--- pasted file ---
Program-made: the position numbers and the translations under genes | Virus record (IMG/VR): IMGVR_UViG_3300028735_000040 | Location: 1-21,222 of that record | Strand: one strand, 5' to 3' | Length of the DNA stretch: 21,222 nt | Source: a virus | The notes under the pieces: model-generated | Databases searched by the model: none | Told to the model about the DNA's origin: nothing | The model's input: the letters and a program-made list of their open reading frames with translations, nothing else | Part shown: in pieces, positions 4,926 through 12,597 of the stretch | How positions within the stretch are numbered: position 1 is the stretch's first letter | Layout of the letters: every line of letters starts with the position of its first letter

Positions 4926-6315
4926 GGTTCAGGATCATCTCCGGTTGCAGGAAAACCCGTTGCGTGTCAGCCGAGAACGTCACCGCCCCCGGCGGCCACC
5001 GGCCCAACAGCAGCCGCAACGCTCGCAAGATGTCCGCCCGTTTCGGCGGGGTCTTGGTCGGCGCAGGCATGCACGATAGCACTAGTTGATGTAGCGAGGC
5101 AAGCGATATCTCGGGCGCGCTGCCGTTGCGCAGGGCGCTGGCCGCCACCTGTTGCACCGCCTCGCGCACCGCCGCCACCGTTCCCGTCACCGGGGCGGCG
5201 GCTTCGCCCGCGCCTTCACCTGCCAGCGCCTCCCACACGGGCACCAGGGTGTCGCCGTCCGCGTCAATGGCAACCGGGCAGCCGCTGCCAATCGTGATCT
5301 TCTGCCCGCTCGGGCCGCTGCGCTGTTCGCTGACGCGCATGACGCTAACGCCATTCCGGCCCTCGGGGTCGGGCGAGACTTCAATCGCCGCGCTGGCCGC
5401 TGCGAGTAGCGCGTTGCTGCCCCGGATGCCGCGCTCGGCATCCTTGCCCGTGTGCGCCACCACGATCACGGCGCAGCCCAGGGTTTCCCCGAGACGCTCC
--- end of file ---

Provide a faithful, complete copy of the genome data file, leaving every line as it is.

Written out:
Program-made: the position numbers and the translations under genes | Virus record (IMG/VR): IMGVR_UViG_3300028735_000040 | Location: 1-21,222 of that record | Strand: one strand, 5' to 3' | Length of the DNA stretch: 21,222 nt | Source: a virus | The notes under the pieces: model-generated | Databases searched by the model: none | Told to the model about the DNA's origin: nothing | The model's input: the letters and a program-made list of their open reading frames with translations, nothing else | Part shown: in pieces, positions 4,926 through 12,597 of the stretch | How positions within the stretch are numbered: position 1 is the stretch's first letter | Layout of the letters: every line of letters starts with the position of its first letter

Positions 4926-6315
4926 GGTTCAGGATCATCTCCGGTTGCAGGAAAACCCGTTGCGTGTCAGCCGAGAACGTCACCGCCCCCGGCGGCCACC
5001 GGCCCAACAGCAGCCGCAACGCTCGCAAGATGTCCGCCCGTTTCGGCGGGGTCTTGGTCGGCGCAGGCATGCACGATAGCACTAGTTGATGTAGCGAGGC
5101 AAGCGATATCTCGGGCGCGCTGCCGTTGCGCAGGGCGCTGGCCGCCACCTGTTGCACCGCCTCGCGCACCGCCGCCACCGTTCCCGTCACCGGGGCGGCG
5201 GCTTCGCCCGCGCCTTCACCTGCCAGCGCCTCCCACACGGGCACCAGGGTGTCGCCGTCCGCGTCAATGGCAACCGGGCAGCCGCTGCCAATCGTGATCT
5301 TCTGCCCGCTCGGGCCGCTGCGCTGTTCGCTGACGCGCATGACGCTAACGCCATTCCGGCCCTCGGGGTCGGGCGAGACTTCAATCGCCGCGCTGGCCGC
5401 TGCGAGTAGCGCGTTGCTGCCCCGGATGCCGCGCTCGGCATCCTTGCCCGTGTGCGCCACCACGATCACGGCGCAGCCCAGGGTTTCCCCGAGACGCTCC